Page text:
NORTH PALM BEACH, Fla. — Theresa Buechl was enjoying a day at the beach Wednesday with her three children and husband. But larger decisions loom on the horizon.
She had heard the news about Pfizer's COVID-19 vaccine and the 100% reported efficacy rate on children 12 and older.
"We don't know the repercussions, like, later on, the long-term effects of the vaccination and how it's going to affect children," she said.
Buechl herself is vaccinated.
"I took it because I am in the medical field and I felt like I had to, you know, working with people all the time," she said.
But as is the case for many parents, she has a laundry list of questions and concerns when it comes to vaccinating her children for COVID-19.
"I feel like it was a lot for me to consider, let alone my children," she said. "I worked at a children's hospital for 10 years. That's just how I feel about it."
Some parents think, just like everything else during this pandemic, there won't be agreement and the "mom-shaming" will continue.
"It's just like everything else," mother Melody Rodriguez said. "You get judged if you breast feed. You get judged if you didn't breast feed. You get judged if your kids slept in your bed. You get judged if they slept in their crib. You get judged on everything. So, for me, I just feel like, No. 1, I'm going to do what's right for my family based on the research I do, and the people doing the research know more than me."
Rodriguez has three kids and wants to know how effective the shot is on children and what effects they may experience.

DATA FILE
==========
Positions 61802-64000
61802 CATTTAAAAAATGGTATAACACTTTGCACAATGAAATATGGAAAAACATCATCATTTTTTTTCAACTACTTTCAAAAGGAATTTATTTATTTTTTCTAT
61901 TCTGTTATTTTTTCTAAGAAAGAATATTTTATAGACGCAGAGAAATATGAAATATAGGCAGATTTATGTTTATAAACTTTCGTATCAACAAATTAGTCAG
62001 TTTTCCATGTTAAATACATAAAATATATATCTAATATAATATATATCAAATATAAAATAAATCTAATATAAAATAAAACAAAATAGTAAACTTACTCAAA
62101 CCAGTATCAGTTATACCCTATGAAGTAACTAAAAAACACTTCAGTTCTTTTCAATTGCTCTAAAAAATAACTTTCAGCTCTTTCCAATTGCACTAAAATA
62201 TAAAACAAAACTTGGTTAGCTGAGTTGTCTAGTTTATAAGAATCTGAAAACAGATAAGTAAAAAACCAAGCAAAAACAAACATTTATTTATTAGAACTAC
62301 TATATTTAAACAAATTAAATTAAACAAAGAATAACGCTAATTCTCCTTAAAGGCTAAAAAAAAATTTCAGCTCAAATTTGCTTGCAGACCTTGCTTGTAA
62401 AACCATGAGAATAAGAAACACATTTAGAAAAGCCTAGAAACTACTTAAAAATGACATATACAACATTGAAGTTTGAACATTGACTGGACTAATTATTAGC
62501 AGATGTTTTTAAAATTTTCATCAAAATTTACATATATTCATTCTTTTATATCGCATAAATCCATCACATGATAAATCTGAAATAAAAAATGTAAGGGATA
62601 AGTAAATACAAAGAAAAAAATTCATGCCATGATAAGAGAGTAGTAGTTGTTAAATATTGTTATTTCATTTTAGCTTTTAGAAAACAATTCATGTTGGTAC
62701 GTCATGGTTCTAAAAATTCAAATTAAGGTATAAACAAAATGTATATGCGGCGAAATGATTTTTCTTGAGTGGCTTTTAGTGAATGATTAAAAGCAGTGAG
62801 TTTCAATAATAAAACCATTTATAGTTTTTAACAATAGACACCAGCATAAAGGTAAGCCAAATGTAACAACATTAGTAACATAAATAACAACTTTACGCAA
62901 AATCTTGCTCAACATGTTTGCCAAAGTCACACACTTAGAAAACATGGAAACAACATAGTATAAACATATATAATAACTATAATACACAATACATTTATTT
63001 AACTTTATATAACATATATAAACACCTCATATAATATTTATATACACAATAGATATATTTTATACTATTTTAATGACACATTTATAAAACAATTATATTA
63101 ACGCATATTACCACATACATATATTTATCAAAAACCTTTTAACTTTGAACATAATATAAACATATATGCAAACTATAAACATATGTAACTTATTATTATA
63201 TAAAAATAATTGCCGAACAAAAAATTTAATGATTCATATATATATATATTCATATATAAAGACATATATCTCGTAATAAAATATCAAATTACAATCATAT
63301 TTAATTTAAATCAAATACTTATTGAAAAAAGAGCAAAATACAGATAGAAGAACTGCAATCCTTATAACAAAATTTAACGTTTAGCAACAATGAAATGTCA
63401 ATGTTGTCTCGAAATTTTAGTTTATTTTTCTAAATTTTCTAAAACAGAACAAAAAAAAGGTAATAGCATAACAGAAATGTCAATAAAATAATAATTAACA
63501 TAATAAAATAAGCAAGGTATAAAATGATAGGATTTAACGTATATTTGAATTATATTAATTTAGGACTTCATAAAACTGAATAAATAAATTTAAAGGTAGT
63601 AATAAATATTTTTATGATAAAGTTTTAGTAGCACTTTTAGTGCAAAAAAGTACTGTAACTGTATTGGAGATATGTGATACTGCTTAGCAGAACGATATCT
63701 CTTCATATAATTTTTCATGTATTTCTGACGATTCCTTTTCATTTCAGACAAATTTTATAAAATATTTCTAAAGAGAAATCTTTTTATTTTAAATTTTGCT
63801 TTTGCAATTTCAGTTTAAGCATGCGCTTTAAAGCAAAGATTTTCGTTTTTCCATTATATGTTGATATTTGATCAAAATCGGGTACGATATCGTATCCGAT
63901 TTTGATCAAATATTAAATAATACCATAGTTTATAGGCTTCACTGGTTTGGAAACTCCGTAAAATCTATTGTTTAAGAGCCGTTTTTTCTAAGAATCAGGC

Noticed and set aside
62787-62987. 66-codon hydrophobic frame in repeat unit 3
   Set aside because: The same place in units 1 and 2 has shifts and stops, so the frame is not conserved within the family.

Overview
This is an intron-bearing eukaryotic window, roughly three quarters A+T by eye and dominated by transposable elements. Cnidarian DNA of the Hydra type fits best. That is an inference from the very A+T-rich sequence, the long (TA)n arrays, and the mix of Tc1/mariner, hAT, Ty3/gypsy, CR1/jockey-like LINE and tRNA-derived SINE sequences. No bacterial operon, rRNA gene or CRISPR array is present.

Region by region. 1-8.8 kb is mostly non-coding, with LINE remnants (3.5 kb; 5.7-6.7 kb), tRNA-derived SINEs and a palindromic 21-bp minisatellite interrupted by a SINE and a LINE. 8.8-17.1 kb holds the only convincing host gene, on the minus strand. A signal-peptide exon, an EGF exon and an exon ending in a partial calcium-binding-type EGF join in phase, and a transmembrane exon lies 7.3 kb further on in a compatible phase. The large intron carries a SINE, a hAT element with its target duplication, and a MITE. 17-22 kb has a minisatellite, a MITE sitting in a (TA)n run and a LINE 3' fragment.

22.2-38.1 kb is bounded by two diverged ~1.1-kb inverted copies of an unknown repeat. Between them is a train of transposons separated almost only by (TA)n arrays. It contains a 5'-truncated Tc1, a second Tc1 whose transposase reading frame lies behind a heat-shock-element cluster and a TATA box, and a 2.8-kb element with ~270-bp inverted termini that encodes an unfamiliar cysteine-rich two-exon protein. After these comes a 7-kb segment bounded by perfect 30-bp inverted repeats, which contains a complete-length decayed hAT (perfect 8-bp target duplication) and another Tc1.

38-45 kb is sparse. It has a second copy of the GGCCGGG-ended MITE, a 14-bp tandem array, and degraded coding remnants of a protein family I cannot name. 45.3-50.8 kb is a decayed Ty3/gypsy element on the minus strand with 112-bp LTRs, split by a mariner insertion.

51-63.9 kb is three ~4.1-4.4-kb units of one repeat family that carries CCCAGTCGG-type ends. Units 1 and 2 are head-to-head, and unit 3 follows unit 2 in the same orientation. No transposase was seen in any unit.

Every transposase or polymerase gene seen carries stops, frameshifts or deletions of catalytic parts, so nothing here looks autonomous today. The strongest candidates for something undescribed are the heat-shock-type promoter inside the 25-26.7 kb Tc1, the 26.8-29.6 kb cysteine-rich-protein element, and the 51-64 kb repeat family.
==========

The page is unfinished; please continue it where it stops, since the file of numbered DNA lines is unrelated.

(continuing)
"I'm just cautiously optimistic," she said. "I am registered to get my vaccine, but I don't feel like they have done enough studies on kids yet. I just would like to see more research before I sign my kids up."
Sarah Weinstein, a mother, is vaccinated herself and follows vaccine information closely.
"If these trials come out where, you know, all the scientific research and data says that, 'Hey, you know, kids are doing well with this and it's very effective' and the (Centers for Disease Control and Prevention) says, 'We recommend it,' then we will definitely want our girls to get it," she said.
Weinstein elaborated and went on to say she does have come concerns about side effects.
"I had a little bit of side effects after my first shot," Weinstein said. "Nothing too bad. Just really tired. Do children get the same side effects or do they feel nothing? That's definitely a big question for me, because I wouldn't want to put my kids through anything terrible."